Your search returned 169 results in 94 document sections:
Southern Historical Society Papers, Volume 23. (ed. Reverend J. William Jones), chapter 1.27 (search)
Southern Historical Society Papers, Volume 27. (ed. Reverend J. William Jones), chapter 1.47 (search)
Southern Historical Society Papers, Volume 35. (ed. Reverend J. William Jones), chapter 1.66 (search)
Mrs. Ann E. Grymes has sold one of her farms, in King George county, Va., called Mt. Chein, containing 676 acres, to Messrs. T. I. Grymes and Charles Berry, for $9,000. Sixty-two workmen were discharged from the Gosport Navy Yard on Wednesday last mostly from the ship-building department and the bolt-driving and laboring gangs. Oliver I. Taylor, editor of the Burlington (Iowa) Journal, died on the 26th ult. He was from Wheeling, Va. A census is shortly to be taken of the inhabitants of Cuba, by order of the Queen of Spain. The last census was taken in 1836. Rev. David Clattery, a Roman Catholic priest, died at Sacramento, Cal., on the 8th ultimo. The small-pox is making sad ravages at Puerto Principe, Cuba. Entire families have been swept away by this loathsome disease. Mrs. Margaret Burns died in Baltimore, on the 2d inst., from an over-dose of opium, taken to relieve pain. The New York Tribune states that Gerrit Smith has withdrawn his libe
The Daily Dispatch: March 23, 1861., [Electronic resource],
House of Delegates. (search)
House of Delegates. Friday, March 22d, 1861. The House was called to order at 10 o'clock, by Mr.Yerby. A message was received from the Senate announcing the passage of a number of bills. Senate bill transferring the Cacapon and North Branch Turnpike to the County Court of Hampshire, was passed. Adverse reports were returned to the petition of Henry C. Perkins, of King George county; to the petition of Samuel E. Lee, of Lunenburg county; to the expediency of incorporating the American Agency. The Orange and Alexandria Railroad was brought to the attention of the House by a motion of Mr. Barbour for its relief. The bill proposes that the collection of the interest on $400,000 shall be deferred until 1864. The mover explained the bill, and advocated its passage, saying that, on account of the condition of public affairs, the road receipts had been diminished, per month, from $60,000 to $25,000. Mr.Magruder advocated the passage of the bill. Similar o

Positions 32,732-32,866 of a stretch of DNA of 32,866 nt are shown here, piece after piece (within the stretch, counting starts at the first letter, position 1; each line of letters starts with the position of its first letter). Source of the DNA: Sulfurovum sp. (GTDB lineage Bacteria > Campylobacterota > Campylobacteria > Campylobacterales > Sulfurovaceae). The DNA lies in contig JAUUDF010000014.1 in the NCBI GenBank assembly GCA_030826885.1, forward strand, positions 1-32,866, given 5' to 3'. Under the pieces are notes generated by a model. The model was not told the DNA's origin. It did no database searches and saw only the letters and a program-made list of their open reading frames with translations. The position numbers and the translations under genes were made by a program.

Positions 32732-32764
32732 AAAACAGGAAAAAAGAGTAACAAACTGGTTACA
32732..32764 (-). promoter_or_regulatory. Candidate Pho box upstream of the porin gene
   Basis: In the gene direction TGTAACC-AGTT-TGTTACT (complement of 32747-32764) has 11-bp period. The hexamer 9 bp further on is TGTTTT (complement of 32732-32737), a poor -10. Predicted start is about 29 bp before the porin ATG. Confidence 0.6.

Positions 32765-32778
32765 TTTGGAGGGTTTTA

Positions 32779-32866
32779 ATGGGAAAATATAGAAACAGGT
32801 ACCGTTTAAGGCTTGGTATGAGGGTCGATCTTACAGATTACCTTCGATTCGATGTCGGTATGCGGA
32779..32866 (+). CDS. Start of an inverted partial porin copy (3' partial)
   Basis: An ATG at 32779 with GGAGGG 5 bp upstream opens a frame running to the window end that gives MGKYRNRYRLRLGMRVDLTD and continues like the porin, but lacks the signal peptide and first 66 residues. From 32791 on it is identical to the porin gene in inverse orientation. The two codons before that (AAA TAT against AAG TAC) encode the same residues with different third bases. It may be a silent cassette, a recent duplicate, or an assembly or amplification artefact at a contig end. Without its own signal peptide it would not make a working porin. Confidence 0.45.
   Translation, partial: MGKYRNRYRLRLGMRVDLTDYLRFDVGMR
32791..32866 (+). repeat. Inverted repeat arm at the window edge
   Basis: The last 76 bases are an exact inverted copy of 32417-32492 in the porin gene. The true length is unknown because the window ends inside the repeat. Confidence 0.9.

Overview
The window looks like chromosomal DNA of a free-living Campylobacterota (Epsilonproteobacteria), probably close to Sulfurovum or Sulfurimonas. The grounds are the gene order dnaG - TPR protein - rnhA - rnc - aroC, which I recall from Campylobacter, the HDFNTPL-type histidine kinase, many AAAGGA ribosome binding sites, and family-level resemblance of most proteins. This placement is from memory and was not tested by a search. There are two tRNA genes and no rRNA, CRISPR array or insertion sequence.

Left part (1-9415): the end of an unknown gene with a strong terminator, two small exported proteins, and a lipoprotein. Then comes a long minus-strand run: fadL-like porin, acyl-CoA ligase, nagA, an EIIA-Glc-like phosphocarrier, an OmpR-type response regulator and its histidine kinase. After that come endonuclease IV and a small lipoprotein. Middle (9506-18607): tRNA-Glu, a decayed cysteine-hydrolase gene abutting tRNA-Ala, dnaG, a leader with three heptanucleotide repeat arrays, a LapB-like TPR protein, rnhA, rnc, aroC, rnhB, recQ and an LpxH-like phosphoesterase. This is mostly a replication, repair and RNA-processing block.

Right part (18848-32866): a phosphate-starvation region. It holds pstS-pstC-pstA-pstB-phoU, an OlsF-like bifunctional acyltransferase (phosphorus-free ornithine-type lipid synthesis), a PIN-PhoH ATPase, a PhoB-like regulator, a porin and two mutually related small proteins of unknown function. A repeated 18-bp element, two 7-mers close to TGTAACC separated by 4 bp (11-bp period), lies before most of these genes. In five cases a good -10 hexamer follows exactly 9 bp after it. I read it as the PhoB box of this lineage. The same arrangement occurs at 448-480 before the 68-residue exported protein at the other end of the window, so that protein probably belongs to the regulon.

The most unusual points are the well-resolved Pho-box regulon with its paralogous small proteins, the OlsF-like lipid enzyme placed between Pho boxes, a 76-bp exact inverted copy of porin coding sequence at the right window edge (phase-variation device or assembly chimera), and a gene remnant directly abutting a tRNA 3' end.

The Daily Dispatch: April 4, 1861., [Electronic resource], For the
For the Penitentiary. --At the late term of the Circuit Court for King George county, Va., Shelton who seriously wounded Clift at a fishing shore in that county, was sentenced to the penitentiary for a term of three years.
The Daily Dispatch: April 19, 1861., [Electronic resource],
Damage by the storm.(search)
Sentence commuted. --The Governor has commuted the sentence of Richard, a slave, condemned to be hung during the present month, for burning a dwelling-house in King George county, to work during life on the public improvements of the State. The boy had been once before respited. It was proved that he was an idiot, and therefore deserving of Executive clemency.
The Daily Dispatch: June 6, 1861., [Electronic resource], Double murder. (search)
Gen. Bonham's Staff. --Col. John Taylor, of Chatterton, King George county, has been invited to the Staff of Gen. Bonham, of S. C., now in command of the Alexandria Department at Manassas.
The Daily Dispatch: June 11, 1861., [Electronic resource], The last hours of
Hon. S. A. Douglas
Correspondence of the Richmond Dispatch.affairs in King George county. Port Conway,Va., June 6. The roar of Federal guns, distinctly heard throughout the limits of our county in their attacks upon the battery at Aquia Creek, during three successive days of last week, has had the effect of arousing whatever of slumbering patriotism there may have been in our midst. Since the first engagement at that point, numbers have withdrawn their names from the militia roll and entered the ranks of the volunteers. A new volunteer company, raised under the auspices of E. Poinee H. Tayloe, Esq., will meet at our Court-House to-day for organization. Mr. T., it is understood, will be chosen captain. Our Potomac border is constantly menaced with invasion from the Northern forces. War steamers are continually anchoring off our shores, greatly to the annoyance of citizens resident immediately upon the banks of the river. A number of armed troops landed from one of these steamers la